Tuesday, September 13, 2011

Michaelmas Term

This play, by Thomas Middleton, was originally performed by the boy's company, the Children of Paul's, who did not have their own theater but acted either at court or at the St. Paul's Cathedral where they trained as choristers. The action is confined to the term of Michaelmas, one of the four times during the year when the inns of court (law offices, essentially?) are in session. And while there is only one lawyer in the play and he has little stage time, the play winkingly alludes to the corruption and selfishness of the law and of lawyers. Probably the young men of the Inns of Court were a large part of the audience of this show.

It is a play about financial cunning and street smarts. Quomodo, a draper, hears of a Master Easy, a young landed man who has come to London after the death of his father. Quomodo decides to fleece him and does it by having his servant (his "spirit") Shortyard pose as a wealthy young man (Blastlight) who ingratiates himself with Easy, who is very easily taken in. Easy begins to spend money wildly, spurred on by Blastlight, and soon needs a loan of money. Blastlight takes him to Quomodo, who cannot give them the money but who gives them some valuable cloth to sell, at which point both men sign that they will return the value of the cloth within a month. However, Quomodo arranges it so that they cannot sell the cloth to anyone but him, who buys it back at a much reduced rate. When the debt comes due, Blastlight is no where to be found and Quomodo holds Easy responsible for the debt. All his lands come into Quomodo's hands; however, after this win, Quomodo does a strange thing; he pretends to be dead to see what his family will do with the wealth. His son disowns him, his wife marries Easy, and all the lands go back to Easy. Quomodo, in disguise as a beadle, actually signs a paper to that effect before he realizes that his wife and Easy are married and that he has cheated himself.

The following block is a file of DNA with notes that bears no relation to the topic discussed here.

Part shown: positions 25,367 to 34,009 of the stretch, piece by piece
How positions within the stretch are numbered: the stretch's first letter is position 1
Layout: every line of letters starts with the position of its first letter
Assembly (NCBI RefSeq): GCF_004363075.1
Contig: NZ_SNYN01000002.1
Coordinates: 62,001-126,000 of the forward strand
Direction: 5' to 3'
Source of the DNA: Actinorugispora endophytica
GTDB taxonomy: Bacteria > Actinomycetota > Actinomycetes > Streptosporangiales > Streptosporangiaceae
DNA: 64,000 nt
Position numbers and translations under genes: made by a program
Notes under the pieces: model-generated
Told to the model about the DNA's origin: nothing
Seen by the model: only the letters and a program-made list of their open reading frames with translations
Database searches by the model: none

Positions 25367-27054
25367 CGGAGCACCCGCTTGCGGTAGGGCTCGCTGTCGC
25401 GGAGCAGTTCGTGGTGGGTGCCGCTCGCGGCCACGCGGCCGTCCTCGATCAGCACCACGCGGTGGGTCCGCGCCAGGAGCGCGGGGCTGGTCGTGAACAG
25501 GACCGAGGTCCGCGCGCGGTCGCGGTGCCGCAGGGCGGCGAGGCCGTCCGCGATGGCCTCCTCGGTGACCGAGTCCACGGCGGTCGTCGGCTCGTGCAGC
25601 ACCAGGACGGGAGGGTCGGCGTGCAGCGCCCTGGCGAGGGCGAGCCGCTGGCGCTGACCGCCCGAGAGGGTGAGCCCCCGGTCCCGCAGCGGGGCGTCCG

At the same time, two young gallants, Lethe and Rearage, are competing over the hand of Quomodo's daughter, Susan. Lethe is a really dissolute character, who has left his Scottish mother in poverty, who has brought a Country Wench into London to be his mistress, and who offers his sexual favors to Quomodo's wife in order for her to favor the match with Susan. Of course he is foiled, made to marry the Country Wench, and Rearage and Susan are married, much to Quomodo's displeasure.

Quomodo is such a weird character in this play; he acts sort of like Shylock in some ways, and sort of like Volpone in others. However, he doesn't have any of the helplessness and pathos of Shylock or the likeability of Volpone. He is crafty and boasts of his craftiness; Leinwand, who introduces the play, suggest that perhaps the young lawyers in the audience are supposed to relate to his character. Maybe this is true, but the lawyers would have to have a dark vision of themselves to relate to Quomodos' thieving, lying, and unexplained hatred for Rearage.

The homoeroticism in the play is really fun; Easy and Shortyard become best friends for a while, sharing a bed and everything else. The fact that both would have been played by young boys, for an audience of young men, is somewhat suggestive. Neither show much interest in women; Easy marries Quomodo's wife, but I get the sense that he does it mostly for the money.

Ultimately, Lienwand asks if perhaps the characters are just "animated ideologies" rather than round characters; sort of walking stereotypes that Middleton puts on stage to show how "London thoroughly socializes character, pre-empting any chance of individuality." This is not my favorite Middleton play, but it is interesting how much he associates corruption with the law. This focus, and his allegorically named city characters, remind me a lot of Dickens. Middleton has a similar urge to expose corruption, but lacks the sentimentality of Dickens; his exposure is less to create a social change (ala Hard Times) and more to cause cynical laughter.

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